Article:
What do you offer?
It is imperative to be prepared with an enticing story about what you have to offer and what you have accomplished. In a lot of situations a person interviewing with a misdemeanor will focus on trying to explain and justify their past actions. Instead put the focus on what you have accomplished, what hiring you will bring to the business and why you are a valuable asset.
Typically you will have your first job interview, after that process if the company is genuinely interested in you they will address checking your references and then the background check.
Background checks can be expensive so usually businesses will wait till further into the hiring process when they have an ideal candidate for the position. It is becoming a more common practice for employers to run pre-hire background checks. This is because they have a legal duty to use due diligence when hiring to pick employees who are fit for the job not a risk to be dangerous. Many companies have been faced with negligent hiring in cases where they hire someone and that person causes harm and if they had used due diligence with the hiring process the situation could have been avoided.
It is important to be honest about your record and what happened. Make sure to never lie, there are repercussions that can follow. For example, if you lie about certain aspects of your criminal record and then later the company finds out and fires you, you may be unable to obtain unemployment or welfare benefits. Also, if you lie about your criminal record with some jobs it is actually a criminal offense.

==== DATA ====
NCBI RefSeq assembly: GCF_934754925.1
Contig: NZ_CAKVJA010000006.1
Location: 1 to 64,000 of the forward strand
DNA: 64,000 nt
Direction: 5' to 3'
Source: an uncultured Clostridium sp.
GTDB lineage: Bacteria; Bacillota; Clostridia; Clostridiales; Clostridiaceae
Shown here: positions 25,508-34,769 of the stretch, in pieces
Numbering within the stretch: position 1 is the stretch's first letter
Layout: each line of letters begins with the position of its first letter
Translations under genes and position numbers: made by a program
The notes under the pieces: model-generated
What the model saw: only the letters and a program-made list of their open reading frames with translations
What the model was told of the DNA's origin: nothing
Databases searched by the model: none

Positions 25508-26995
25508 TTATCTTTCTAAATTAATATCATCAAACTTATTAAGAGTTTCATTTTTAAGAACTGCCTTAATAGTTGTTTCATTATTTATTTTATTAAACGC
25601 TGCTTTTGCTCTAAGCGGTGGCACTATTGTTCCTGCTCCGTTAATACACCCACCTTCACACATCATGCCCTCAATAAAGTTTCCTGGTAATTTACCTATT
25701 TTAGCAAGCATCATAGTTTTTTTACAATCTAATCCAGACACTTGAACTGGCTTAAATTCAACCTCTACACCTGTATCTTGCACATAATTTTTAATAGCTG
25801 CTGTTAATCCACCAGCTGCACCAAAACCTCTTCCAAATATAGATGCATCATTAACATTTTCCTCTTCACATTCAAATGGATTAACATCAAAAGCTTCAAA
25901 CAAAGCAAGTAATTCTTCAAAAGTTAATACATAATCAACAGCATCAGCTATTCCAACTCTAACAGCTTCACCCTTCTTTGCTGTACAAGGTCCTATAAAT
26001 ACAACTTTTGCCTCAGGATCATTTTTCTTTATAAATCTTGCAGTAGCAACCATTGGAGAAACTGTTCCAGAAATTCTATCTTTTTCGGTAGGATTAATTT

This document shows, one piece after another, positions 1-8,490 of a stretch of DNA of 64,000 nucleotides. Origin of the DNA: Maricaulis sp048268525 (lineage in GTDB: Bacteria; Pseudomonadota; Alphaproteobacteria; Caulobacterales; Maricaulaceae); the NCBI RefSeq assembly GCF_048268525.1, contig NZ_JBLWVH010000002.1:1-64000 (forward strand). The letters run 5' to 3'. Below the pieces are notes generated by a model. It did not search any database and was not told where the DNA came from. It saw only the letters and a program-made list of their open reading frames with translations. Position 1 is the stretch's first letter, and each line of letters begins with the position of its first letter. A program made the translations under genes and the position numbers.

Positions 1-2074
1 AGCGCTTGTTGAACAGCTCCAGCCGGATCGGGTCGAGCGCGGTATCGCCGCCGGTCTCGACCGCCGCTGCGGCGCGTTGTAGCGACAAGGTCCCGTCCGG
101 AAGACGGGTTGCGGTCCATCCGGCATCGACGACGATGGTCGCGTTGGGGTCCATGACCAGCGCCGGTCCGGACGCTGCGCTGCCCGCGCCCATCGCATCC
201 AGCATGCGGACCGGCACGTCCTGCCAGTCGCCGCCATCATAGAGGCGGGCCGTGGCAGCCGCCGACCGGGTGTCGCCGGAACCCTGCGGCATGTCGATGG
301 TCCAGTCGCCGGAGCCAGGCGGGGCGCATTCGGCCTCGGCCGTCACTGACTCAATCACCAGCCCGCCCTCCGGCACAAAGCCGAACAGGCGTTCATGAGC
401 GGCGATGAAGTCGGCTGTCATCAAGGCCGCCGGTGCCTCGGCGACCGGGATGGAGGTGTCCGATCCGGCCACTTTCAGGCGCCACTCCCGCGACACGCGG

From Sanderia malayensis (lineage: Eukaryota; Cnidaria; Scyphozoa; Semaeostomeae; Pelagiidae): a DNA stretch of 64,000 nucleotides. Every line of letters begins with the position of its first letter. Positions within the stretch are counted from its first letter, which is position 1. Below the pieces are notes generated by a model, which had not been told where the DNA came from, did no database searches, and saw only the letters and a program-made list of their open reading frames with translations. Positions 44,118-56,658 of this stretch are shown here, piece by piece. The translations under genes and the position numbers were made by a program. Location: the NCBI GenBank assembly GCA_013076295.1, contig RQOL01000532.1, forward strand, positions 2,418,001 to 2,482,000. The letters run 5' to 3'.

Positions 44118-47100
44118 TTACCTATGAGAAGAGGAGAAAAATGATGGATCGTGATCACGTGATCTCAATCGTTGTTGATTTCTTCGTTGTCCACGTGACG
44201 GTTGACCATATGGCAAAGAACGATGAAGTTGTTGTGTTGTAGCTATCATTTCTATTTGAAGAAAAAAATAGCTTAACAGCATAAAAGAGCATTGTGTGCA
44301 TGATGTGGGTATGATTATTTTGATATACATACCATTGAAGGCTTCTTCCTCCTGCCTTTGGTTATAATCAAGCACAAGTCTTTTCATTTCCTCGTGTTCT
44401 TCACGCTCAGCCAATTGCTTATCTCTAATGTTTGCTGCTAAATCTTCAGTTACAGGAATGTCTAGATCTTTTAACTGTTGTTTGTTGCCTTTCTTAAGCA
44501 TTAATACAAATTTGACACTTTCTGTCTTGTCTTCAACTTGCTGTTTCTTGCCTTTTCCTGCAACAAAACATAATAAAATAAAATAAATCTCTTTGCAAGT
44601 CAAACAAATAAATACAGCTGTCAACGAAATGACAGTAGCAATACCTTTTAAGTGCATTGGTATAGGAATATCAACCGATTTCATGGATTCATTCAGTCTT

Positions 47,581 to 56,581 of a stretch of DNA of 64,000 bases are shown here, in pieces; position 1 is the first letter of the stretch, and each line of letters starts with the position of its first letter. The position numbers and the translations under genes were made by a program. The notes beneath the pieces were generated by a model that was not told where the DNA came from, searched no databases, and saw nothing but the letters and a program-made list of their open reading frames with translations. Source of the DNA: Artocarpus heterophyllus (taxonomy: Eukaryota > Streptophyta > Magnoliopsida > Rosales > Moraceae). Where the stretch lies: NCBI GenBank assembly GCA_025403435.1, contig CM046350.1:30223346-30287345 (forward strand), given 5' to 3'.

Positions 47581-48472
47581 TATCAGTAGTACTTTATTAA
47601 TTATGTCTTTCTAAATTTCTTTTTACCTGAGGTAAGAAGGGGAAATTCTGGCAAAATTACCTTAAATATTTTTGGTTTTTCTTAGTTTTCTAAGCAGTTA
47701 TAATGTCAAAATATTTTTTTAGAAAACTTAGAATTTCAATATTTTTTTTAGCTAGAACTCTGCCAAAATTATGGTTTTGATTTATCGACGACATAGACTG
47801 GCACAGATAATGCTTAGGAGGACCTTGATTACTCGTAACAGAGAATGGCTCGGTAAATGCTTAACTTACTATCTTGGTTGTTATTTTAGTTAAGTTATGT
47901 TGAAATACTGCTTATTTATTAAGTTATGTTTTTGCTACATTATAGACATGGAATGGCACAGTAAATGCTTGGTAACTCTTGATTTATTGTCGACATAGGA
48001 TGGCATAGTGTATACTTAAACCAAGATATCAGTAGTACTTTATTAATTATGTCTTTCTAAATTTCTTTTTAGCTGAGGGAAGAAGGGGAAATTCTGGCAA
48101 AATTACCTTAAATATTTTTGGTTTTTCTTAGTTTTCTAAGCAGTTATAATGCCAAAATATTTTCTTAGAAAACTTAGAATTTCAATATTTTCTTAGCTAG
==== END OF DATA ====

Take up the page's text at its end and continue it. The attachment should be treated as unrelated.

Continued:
Listen very carefully to what questions a prospective employer asks and only answer what is asked. For example if they ask if you have any felonies and all you have is a misdemeanor you can say no and not disclose any information about the misdemeanor. It is also advisable to wait until they ask to do a background check; typically they have to have your permission in writing to do so. With a background check they are able to view any arrest during the previous seven years and any convictions as long as they have not been expunged.
How to deal with an expunged misdemeanor
An employer is not allowed to ask you to tell about a conviction that has been expunged. You can honestly answer no on an application if your record has been expunged. By this point in the hiring process your prospective employer is genuinely interested in bringing you on as a part of their team and you have had a chance to build a good level of rapport.
If you can take your reference list above and beyond the typical references that most people provide to prospective employers and have a large variety of both work and character references this can help balance out any concerns an employer has about your record.
A person with a criminal record is going to face challenges that would not normally be present if they did not have a record. It is important to start rebuilding a successful job history, take and harness this with time and you can accomplish your long-term career goals.